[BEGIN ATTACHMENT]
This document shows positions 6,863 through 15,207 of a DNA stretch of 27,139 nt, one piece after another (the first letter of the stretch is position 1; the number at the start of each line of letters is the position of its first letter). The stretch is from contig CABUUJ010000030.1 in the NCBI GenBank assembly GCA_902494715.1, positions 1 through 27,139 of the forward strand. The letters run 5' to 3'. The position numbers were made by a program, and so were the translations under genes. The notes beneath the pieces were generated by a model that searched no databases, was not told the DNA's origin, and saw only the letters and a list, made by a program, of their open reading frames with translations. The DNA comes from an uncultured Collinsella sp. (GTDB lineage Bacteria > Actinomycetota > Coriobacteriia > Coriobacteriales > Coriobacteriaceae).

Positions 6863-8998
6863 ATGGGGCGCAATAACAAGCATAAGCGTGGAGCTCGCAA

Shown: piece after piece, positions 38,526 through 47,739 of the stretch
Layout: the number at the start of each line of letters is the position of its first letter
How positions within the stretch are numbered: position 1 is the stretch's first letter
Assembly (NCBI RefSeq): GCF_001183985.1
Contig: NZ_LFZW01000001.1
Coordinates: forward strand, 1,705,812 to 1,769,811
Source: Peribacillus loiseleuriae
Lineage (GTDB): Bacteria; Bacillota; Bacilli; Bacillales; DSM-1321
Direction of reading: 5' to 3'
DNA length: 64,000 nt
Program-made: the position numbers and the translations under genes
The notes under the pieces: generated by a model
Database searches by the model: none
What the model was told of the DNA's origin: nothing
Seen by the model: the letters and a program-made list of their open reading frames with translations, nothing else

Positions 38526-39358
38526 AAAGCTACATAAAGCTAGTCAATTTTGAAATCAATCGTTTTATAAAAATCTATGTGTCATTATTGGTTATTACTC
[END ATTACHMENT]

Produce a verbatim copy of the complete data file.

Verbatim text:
This document shows positions 6,863 through 15,207 of a DNA stretch of 27,139 nt, one piece after another (the first letter of the stretch is position 1; the number at the start of each line of letters is the position of its first letter). The stretch is from contig CABUUJ010000030.1 in the NCBI GenBank assembly GCA_902494715.1, positions 1 through 27,139 of the forward strand. The letters run 5' to 3'. The position numbers were made by a program, and so were the translations under genes. The notes beneath the pieces were generated by a model that searched no databases, was not told the DNA's origin, and saw only the letters and a list, made by a program, of their open reading frames with translations. The DNA comes from an uncultured Collinsella sp. (GTDB lineage Bacteria > Actinomycetota > Coriobacteriia > Coriobacteriales > Coriobacteriaceae).

Positions 6863-8998
6863 ATGGGGCGCAATAACAAGCATAAGCGTGGAGCTCGCAA

Shown: piece after piece, positions 38,526 through 47,739 of the stretch
Layout: the number at the start of each line of letters is the position of its first letter
How positions within the stretch are numbered: position 1 is the stretch's first letter
Assembly (NCBI RefSeq): GCF_001183985.1
Contig: NZ_LFZW01000001.1
Coordinates: forward strand, 1,705,812 to 1,769,811
Source: Peribacillus loiseleuriae
Lineage (GTDB): Bacteria; Bacillota; Bacilli; Bacillales; DSM-1321
Direction of reading: 5' to 3'
DNA length: 64,000 nt
Program-made: the position numbers and the translations under genes
The notes under the pieces: generated by a model
Database searches by the model: none
What the model was told of the DNA's origin: nothing
Seen by the model: the letters and a program-made list of their open reading frames with translations, nothing else

Positions 38526-39358
38526 AAAGCTACATAAAGCTAGTCAATTTTGAAATCAATCGTTTTATAAAAATCTATGTGTCATTATTGGTTATTACTC